Using the Storybrand layout can help if you’re struggling to nail down wording for how you help your customers:
1. Define a main character (your customer) and what they’re trying to accomplish
2. Identify your customer’s problem, or what’s in their way
3. Introduce yourself as the guide to help them get what they want
4. Introduce your plan as the guide, without overly emphasizing how great it is (remember, you want your customer to shine as the main character in their story)
5. Give concrete steps to call the main character to action
When you show consumers how your purpose connects to them, they’re more likely to be engaged by your messaging.
4. How can you create brand loyalty so that customers consistently return?
Repeat customers are vital to revenue, plus a clear indicator that you’re sticking to your purpose and making their lives easier.
It costs 5x less to resell to an existing customer than it does to bring on a new one. Plus a 5% increase in customer retention can produce more than a 25% increase in profit.
So how can your purpose give customers a reason to come back?
Aside from providing a quality customer experience, you also need to actively educate consumers on your purpose.
79% of consumers say they’re more loyal to purpose-driven brands, and you can show them what your purpose is through:
- Educational content (blogs, infographics, video, etc.)
- Customer guides and tutorials
- Newsletters with updates on promotions and improvements
- Having direct conversations with customers through case study interview, events, or social media
The goal is to remind customers of the value you bring by frequently re-engaging them. You essentially want your customers to need you as much as you need them by becoming a part of their routine with scheduled content they can count on.
Customers will also want to know (either through social media or newsletters) whenever you do things that champion your shared goals, like:
- Donating to a charity or cause
- Dedicating supplies or your time to a community service
- Hosting events to better the community
81% of millennials (who are currently the most lucrative market) say they want to support purpose-driven brands that give back to their communities.
Just be sure to balance how much you promote your good deeds. You don’t want to harp on one charitable thing you’ve done for too long and burn your audience out.
It also helps if you have employees who champion your organizational purpose and provide a quality customer experience even when you’re not around. We’ll talk about that more next!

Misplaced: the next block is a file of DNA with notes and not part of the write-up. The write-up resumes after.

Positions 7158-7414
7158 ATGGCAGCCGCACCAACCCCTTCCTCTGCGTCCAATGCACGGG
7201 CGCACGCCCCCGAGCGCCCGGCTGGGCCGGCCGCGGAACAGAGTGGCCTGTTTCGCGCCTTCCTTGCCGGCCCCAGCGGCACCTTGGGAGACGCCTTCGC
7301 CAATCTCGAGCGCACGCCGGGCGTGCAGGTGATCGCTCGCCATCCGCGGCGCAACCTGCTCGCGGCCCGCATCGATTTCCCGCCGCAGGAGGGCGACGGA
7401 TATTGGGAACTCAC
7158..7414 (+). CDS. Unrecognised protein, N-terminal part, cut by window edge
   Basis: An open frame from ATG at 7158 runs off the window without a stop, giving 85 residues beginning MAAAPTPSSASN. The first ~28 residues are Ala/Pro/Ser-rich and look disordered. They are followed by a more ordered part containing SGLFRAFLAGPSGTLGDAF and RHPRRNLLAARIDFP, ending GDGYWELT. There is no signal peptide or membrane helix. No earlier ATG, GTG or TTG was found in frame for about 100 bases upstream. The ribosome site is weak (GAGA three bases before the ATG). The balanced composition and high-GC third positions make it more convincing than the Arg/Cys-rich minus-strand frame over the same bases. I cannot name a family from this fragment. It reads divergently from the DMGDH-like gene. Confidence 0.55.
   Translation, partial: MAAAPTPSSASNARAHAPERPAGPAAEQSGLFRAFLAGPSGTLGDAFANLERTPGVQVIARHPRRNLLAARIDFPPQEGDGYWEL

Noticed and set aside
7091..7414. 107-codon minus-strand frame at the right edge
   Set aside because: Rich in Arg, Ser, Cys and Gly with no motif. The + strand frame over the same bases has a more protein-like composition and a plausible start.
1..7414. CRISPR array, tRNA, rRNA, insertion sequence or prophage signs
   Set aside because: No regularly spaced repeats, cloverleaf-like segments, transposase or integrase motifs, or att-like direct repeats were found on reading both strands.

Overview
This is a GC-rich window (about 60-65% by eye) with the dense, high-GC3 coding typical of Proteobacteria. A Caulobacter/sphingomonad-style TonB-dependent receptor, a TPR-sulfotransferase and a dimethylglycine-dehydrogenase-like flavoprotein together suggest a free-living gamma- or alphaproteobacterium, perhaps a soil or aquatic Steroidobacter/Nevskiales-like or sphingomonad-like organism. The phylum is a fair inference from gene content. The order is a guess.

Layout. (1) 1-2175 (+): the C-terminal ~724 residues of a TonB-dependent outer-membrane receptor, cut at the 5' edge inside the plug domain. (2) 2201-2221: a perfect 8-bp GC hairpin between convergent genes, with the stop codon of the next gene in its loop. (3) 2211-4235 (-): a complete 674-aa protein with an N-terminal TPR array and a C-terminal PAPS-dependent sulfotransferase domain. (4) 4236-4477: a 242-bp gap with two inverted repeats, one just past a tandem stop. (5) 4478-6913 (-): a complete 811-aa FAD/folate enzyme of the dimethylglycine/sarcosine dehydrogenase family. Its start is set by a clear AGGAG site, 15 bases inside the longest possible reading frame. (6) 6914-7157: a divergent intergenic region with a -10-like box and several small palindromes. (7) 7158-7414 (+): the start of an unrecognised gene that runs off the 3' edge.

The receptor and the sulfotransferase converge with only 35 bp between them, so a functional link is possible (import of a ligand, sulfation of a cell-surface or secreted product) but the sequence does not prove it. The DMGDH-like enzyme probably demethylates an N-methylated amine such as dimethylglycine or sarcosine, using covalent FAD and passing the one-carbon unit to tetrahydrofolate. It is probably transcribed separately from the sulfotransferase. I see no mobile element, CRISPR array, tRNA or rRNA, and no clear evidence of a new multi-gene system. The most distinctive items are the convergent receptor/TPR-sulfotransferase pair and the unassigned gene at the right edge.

5. How do you make employees feel valued, so they are also purpose-driven?
Not every employee will have the same level of investment as you or a co-founder. How can you create more opportunities for them to feel personally connected to what you do and champion your purpose?
Employee perks can go a long way to creating an environment where workers are eager to give their all, including:
- Recognizing and rewarding small achievements
- Unsolicited praise from team leaders
- Yearly money for personal development
- Opportunities for promotions
- Schedule flexibility
- Paid time off
- Opportunities to invest in the company brand or profit share
90% of workers say recognition with perks like these increases their engagement. And companies with highly engaged workforces outperform their less-engaged peers by 147% in earnings per share because they’re more incentivized to do quality work.
In other words, you need to treat your employees well if they’re going to bring their best.
You essentially want to make your business feel like their own, so they do things like celebrate your company on social media or share the good things you’re doing through word-of-mouth.
All of this helps with social proof and demonstrates to the community that you’re true to your purpose to make life better for everyone.
Besides, no one wants to work with a company that isn’t good to its employees.
Go back to your purpose.
If money is your only driver, you’re not going to create a product or service that customers want to choose.
Frequently revisit your business’s purpose and make sure you’re staying true to it.
There’s absolutely nothing wrong with selling goods and services, so you can pay bills or live the life you want to live—but having an authentic purpose can empower your team by giving you consistent core values you can align with.